Last week a beautiful sculpture of a Native American chief found by chance in Rye Town Hall sold for £120,000 at Sotheby’s. The bust is of Aysh-ke-bah-ke-ko-zhay, a powerful leader of the Ojibwa people, otherwise known as Flat Mouth, an English translation of Gueule Platte as he was called by French traders.
The bust is a variant of another which is on display in the US senate. Aysh-ke-bah-ke-ko-zhay was part of a Native American delegation from the Midwest which visited Washington DC to negotiate land settlements in 1855. At this time he sat for the sculptor Francis Vincenti.
The sculpture’s final sale price was six times the estimate of £15,000-20,000.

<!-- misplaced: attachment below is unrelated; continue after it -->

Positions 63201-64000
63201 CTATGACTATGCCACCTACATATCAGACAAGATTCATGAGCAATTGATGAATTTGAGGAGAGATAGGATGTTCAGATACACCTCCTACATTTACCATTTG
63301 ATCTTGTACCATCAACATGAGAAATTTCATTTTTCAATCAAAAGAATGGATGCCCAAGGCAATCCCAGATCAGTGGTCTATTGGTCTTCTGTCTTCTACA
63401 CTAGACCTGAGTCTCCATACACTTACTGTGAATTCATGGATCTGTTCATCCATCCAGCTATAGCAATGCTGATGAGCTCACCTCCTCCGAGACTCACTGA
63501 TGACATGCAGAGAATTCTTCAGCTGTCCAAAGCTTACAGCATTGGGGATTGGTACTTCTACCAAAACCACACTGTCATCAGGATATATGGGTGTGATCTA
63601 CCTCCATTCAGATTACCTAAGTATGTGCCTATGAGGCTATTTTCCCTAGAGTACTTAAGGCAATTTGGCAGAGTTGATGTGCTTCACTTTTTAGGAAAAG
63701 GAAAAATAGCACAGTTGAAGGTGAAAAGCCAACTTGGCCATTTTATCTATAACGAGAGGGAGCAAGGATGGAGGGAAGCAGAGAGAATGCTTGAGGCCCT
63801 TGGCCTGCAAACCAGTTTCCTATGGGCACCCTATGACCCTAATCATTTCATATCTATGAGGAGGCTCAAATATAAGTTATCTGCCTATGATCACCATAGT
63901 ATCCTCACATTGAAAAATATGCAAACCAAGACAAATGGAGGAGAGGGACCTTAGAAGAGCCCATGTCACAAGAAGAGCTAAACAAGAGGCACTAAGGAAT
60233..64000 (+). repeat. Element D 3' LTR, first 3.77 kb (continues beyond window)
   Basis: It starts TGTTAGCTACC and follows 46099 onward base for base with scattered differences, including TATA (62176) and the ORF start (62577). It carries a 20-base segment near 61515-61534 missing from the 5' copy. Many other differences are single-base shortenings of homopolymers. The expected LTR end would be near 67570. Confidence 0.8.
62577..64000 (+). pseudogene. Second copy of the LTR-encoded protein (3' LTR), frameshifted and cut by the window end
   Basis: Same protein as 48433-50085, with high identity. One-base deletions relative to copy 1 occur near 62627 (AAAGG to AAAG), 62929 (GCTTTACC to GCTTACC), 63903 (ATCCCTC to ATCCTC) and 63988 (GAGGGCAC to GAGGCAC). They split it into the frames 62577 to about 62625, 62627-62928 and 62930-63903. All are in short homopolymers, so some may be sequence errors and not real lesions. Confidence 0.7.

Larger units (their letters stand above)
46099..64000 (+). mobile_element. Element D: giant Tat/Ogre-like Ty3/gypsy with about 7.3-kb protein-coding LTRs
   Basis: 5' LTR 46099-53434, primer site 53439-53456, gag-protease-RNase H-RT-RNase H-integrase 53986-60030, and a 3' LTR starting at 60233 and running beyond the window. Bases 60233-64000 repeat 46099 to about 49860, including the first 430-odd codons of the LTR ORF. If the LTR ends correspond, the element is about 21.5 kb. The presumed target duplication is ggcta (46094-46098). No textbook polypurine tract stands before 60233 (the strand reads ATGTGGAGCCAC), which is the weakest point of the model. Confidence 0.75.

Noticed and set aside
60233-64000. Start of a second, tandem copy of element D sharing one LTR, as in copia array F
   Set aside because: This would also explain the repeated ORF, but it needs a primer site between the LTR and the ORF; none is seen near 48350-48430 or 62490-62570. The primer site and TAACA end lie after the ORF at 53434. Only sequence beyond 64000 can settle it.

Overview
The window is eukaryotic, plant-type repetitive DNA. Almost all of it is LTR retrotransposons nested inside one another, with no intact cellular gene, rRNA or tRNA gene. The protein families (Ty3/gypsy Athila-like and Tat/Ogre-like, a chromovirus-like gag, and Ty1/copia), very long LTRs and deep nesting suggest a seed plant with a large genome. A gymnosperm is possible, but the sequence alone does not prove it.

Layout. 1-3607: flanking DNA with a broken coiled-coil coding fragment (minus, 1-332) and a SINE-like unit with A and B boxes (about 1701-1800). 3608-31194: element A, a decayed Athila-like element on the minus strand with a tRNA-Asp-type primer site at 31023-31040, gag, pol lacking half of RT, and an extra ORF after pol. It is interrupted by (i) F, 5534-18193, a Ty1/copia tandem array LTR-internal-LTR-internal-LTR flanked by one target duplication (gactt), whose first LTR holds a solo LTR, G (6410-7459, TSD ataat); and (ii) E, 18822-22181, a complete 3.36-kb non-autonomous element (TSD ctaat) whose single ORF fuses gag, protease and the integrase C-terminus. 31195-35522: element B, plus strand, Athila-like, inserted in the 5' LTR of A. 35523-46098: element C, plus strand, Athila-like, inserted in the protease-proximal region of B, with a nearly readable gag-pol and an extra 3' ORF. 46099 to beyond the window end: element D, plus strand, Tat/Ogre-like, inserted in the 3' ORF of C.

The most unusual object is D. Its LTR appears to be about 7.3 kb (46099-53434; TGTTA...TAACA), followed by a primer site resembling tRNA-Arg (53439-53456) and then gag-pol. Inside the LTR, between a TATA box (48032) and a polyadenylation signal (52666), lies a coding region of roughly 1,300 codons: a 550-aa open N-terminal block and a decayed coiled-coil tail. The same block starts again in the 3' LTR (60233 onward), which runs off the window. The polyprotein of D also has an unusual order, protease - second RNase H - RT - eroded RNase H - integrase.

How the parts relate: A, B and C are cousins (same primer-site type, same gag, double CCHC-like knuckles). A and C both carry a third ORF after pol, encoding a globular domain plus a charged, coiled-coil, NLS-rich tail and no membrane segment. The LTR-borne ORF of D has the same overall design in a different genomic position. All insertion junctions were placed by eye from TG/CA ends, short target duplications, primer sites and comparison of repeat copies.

How the bust found its way to Rye, where it was misidentified as a portrait of Dante, is a mystery. There is a letter in the US Senate archives from 1866 which refers to a “British Minister” who showed an interest in busts of Native Americans. Did he buy or commission this one and bring it back to the UK? But why Rye?
So what might this windfall be used for? We asked the Town Council and have received the following reply:
“The net proceeds (£111,360) are going into a ‘Flat Mouth’ Earmarked Reserve and will remain untouched in the short term. There has been no discussion on what they might be used for. Possible uses will become apparent during the preparation of next year’s budget (2020-21) – a draft of which will be considered at the January 27 Council meeting.”
Like many councils, town or district, Rye has seen its reserves steadily depleted over recent years, and careful consideration will be given to any immediate uses for the funds.
Image Credits: Sotheby's .